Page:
NEL is directed by Clancy Blair, Ph.D., and Cybele Raver, Ph.D. The lab focuses on the development of self-regulation throughout the lifespan, from infancy to adulthood. Using a multi-method approach, NEL aims to build a comprehensive understanding of the ways in which early environmental adversity associated with social and economic inequality shapes cognitive, emotional, behavioral, and physiological aspects of development.
The Play & Language Lab, directed by Catherine Tamis-LeMonda, Ph.D. studies children’s learning and development across the first years of life, with a focus on how social and cultural contexts influence the skills that children acquire and how they engage with their physical and social environments. Our observations of children and parents in structured tasks and the natural setting of their home environments, provide us with rich video records for detailed coding of children, caregivers, and context.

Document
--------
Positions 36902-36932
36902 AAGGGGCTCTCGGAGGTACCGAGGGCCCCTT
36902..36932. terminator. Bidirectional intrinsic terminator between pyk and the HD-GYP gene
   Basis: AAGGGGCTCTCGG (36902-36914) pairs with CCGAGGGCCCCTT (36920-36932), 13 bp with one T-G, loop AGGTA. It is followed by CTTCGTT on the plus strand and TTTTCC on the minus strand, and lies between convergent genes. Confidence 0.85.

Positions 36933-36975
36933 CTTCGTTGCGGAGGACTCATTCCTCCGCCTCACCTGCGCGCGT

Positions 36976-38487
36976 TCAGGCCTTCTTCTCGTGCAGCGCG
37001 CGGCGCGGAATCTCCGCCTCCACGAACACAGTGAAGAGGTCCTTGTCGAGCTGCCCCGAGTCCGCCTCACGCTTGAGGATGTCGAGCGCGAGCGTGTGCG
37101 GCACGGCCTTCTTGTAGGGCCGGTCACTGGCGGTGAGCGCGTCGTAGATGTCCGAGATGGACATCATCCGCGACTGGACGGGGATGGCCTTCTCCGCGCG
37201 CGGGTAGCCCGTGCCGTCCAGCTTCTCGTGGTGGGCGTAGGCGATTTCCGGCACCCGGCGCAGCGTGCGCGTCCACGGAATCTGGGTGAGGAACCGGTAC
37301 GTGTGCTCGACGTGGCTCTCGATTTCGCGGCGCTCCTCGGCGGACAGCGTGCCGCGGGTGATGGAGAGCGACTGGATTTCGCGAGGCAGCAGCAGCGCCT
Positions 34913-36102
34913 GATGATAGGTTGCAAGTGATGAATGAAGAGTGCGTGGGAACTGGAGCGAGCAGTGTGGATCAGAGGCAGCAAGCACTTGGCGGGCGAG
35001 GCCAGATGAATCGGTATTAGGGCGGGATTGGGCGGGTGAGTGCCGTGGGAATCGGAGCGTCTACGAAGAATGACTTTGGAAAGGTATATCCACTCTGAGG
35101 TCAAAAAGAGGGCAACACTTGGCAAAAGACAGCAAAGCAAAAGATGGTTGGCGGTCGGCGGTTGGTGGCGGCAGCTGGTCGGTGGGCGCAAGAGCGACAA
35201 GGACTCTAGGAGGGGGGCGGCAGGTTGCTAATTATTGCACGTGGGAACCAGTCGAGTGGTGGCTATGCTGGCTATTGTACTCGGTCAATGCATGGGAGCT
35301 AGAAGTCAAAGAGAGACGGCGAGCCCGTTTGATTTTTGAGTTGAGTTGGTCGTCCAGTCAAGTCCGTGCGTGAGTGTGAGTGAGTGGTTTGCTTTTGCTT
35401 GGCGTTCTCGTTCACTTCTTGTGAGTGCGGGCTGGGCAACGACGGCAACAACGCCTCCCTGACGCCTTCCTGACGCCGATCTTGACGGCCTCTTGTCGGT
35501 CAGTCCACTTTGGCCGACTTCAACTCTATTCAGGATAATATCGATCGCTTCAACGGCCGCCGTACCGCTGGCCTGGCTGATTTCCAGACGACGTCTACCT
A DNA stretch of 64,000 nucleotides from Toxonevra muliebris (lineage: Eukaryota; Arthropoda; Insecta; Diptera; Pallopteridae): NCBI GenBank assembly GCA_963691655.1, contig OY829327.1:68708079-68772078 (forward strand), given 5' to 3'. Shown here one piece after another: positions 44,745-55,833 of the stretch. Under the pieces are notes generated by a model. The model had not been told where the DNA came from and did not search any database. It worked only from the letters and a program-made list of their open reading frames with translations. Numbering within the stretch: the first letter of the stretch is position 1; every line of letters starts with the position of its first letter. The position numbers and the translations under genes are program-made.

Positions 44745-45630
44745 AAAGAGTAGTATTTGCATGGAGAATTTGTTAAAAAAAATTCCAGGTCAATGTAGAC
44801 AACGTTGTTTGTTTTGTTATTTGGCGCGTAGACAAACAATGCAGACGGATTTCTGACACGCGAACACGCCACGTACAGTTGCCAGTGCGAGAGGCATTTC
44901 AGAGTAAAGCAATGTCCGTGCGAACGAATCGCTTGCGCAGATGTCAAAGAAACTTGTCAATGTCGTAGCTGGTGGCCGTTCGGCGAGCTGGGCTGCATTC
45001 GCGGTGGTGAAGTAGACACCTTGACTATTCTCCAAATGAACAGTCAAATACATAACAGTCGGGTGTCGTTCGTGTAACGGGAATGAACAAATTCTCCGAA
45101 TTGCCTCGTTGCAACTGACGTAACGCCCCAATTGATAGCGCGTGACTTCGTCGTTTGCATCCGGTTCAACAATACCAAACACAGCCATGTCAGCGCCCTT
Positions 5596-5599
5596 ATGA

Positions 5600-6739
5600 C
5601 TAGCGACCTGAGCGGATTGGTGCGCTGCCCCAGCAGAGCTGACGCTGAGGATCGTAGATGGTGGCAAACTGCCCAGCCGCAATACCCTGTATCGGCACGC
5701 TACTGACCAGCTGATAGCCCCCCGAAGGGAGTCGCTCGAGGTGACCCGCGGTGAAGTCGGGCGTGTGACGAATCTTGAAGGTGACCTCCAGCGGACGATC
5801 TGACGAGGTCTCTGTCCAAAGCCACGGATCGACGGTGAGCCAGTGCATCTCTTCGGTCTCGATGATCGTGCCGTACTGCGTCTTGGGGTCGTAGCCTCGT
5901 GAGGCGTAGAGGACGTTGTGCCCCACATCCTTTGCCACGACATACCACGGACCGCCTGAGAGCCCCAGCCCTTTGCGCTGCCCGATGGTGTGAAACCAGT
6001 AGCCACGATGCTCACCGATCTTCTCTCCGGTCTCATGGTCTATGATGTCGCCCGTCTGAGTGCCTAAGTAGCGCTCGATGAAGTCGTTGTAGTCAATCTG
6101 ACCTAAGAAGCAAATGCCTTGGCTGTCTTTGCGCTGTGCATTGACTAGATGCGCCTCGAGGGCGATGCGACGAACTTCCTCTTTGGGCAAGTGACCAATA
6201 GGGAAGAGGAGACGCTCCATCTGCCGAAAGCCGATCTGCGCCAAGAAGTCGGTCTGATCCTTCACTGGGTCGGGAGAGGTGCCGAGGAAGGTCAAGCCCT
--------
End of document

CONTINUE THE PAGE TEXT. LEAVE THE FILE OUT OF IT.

PACH is directed by Niobe Way, Ph.D. PACH is an emerging think tank, funded by the NoVo Foundation and based at New York University, that is designed to engage researchers, policymakers, practitioners, activists, educators, artists, and journalists in a series of conversations focused on what we have learned from science and practice regarding what lies at the root of our crisis of connection and what we can do to create a more just and humane world. Presently, PACH entails a public lecture series and monthly conversations with 50 senior-level professionals.
The playLab is directed by Jennifer Astuto, Ph.D. Their research designed to engage in the rigorous and socially responsible scientific examination of play in young children’s lives. We utilize randomized control designs, multilevel modeling, interviews and ethnographic methods to explore the unique context of play in promoting school readiness, learning and civic engagement for children who are growing up in poverty and/or are from immigrant families. By cultivating strong partnerships with the communities we work in, we generate empirically-driven knowledge that is culturally relevant and socially just. The playLab strives to produce actionable research and develop collaborations that are used to empower and strengthen the lives of young children through education and policy.